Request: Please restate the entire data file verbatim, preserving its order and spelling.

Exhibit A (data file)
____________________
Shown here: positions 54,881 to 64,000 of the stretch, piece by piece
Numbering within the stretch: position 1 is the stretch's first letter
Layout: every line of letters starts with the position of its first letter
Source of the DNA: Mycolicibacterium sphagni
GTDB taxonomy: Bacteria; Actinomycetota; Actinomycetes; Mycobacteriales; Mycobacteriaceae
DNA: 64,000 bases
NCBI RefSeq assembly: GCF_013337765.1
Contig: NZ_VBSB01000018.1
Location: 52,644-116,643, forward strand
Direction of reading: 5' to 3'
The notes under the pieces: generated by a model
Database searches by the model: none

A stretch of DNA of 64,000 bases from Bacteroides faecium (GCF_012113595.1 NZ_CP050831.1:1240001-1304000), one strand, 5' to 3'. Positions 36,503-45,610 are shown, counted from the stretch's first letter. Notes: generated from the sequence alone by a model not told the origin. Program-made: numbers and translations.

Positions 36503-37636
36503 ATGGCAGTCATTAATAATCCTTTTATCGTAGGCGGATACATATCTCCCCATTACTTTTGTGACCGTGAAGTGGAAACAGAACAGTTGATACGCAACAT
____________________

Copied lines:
Shown here: positions 54,881 to 64,000 of the stretch, piece by piece
Numbering within the stretch: position 1 is the stretch's first letter
Layout: every line of letters starts with the position of its first letter
Source of the DNA: Mycolicibacterium sphagni
GTDB taxonomy: Bacteria; Actinomycetota; Actinomycetes; Mycobacteriales; Mycobacteriaceae
DNA: 64,000 bases
NCBI RefSeq assembly: GCF_013337765.1
Contig: NZ_VBSB01000018.1
Location: 52,644-116,643, forward strand
Direction of reading: 5' to 3'
The notes under the pieces: generated by a model
Database searches by the model: none

A stretch of DNA of 64,000 bases from Bacteroides faecium (GCF_012113595.1 NZ_CP050831.1:1240001-1304000), one strand, 5' to 3'. Positions 36,503-45,610 are shown, counted from the stretch's first letter. Notes: generated from the sequence alone by a model not told the origin. Program-made: numbers and translations.

Positions 36503-37636
36503 ATGGCAGTCATTAATAATCCTTTTATCGTAGGCGGATACATATCTCCCCATTACTTTTGTGACCGTGAAGTGGAAACAGAACAGTTGATACGCAACAT